And when you're faced -- faced with a breakdown of probably what is one of our most sacred obligations, going back to Abraham Lincoln's charge to us, take care of the widow and the child and the wounded, then if that is -- that deserves to be excited about. That deserves to be -- to call a meeting in the White House and say, especially with our veterans, especially with other organizations, especially with some our leaders who have dealt with these issues for a long time.

To my knowledge, so far, he has not reached out to those people who can come up with some of the solutions, because it's clearly a problem. Now, there may be some debate about how serious the problem is, whether 40 people actually died or not. But it's irrefutable that the veterans have been denied the care that we promised them, and that seems to me to escape the president of the United States' attention, and that's not acceptable to most Americans.

CAVUTO: Senator, your daughter Meghan McCain was speaking to Larry King, and the subject of what Karl Rove had said about Hillary Clinton, the brain damage comment you have so much heard about, she found his comments disgusting, says she still hates Karl Rove.

Do you?


MCCAIN: I don't hate Karl Rove at all. The campaign is over.


CAVUTO: Well, how about his comment, the brain damage comments about Hillary Clinton?

MCCAIN: Well, first of all, first of all, I don't -- I don't think -- I think it was a mistake, because all those things will be subject of a lot of scrutiny from people who are a lot less partisan than Karl Rove is.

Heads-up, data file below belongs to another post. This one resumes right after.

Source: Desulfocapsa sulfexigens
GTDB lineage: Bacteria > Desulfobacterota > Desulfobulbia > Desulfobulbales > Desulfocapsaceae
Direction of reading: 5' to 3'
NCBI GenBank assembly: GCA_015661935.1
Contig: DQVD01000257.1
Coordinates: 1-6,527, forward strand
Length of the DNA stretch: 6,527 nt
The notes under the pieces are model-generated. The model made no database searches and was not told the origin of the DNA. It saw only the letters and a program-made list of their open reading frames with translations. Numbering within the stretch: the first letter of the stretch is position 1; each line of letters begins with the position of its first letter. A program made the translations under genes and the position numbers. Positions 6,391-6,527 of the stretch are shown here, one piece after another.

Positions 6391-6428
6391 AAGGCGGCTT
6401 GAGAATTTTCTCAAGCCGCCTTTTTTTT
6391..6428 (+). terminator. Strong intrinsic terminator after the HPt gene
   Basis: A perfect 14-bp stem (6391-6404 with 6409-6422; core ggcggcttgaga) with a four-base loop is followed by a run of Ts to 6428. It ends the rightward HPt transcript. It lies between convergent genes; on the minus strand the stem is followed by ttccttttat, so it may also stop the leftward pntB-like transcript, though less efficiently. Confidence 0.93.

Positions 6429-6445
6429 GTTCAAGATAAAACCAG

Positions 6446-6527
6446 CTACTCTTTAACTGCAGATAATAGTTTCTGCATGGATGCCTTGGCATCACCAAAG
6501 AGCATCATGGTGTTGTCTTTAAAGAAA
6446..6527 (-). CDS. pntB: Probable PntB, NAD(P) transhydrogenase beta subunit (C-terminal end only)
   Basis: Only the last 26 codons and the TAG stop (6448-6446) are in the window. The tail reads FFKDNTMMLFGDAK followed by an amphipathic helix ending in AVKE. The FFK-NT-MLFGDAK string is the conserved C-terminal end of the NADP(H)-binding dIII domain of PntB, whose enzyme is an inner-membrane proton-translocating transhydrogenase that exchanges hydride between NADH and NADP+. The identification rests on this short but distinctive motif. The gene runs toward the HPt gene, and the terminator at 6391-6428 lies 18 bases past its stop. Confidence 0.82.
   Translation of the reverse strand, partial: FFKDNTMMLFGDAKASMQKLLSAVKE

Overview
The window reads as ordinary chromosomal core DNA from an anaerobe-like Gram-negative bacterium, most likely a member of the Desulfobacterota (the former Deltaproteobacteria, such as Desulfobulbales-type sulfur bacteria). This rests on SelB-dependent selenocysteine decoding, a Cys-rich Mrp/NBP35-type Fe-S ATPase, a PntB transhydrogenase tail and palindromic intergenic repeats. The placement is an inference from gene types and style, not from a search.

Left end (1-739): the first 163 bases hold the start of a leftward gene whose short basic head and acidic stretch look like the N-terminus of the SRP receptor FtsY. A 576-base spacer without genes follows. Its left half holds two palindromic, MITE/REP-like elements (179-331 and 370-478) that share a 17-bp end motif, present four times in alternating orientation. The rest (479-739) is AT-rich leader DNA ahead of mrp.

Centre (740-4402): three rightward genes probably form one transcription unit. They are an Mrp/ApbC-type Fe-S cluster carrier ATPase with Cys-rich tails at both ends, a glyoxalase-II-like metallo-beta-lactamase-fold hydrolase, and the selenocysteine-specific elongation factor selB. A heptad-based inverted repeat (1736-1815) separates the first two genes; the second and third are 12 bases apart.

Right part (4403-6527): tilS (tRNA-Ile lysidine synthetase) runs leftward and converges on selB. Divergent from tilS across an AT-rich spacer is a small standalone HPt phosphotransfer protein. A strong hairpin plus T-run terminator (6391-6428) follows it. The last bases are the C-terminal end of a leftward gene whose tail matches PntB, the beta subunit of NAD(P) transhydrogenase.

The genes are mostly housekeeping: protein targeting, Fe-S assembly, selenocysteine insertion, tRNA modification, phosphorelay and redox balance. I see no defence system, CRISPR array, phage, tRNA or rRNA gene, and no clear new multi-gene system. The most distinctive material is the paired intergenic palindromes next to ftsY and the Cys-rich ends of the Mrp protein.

As far as my daughter's emotions are concerned, it's the family members that always take these things the hardest, and there was a campaign in South Carolina that still rankles -- I have moved past it, but still hurt my children.

CAVUTO: She has not. She has not. She blames -- no, no, she has not, Senator. And she clearly blames Karl Rove for that defeat in that primary that ultimately doomed your presidential prospects that year.

Do you ever talk to her or say, honey, I love you dearly, but I don't think you be saying this stuff, or is she adult woman, she can say and do whatever she wants?

MCCAIN: Well, she is an adult.


MCCAIN: And we have -- we have spirited discussions, but I don't try to tell her what to do.

I also know from my past experience that family members seeing their loved ones damaged always take it harder than the individual themselves.

CAVUTO: Right.

MCCAIN: I love my daughter immensely. I don't always agree with her.


MCCAIN: And I think it's -- I think it's very healthy that we don't agree sometimes. But I do appreciate her perspective on her generation. I have learned a lot from her.

CAVUTO: All right, Senator, it's always a pressure. Thank you very much.

And I agree with you on the kid is never with you 100 percent. I'm lucky if I get 10 percent, Senator.


CAVUTO: But thank you very much. It always good.

MCCAIN: Thank you.

CAVUTO: And give me best to Meghan.

MCCAIN: Thank you, my friend.

CAVUTO: All right.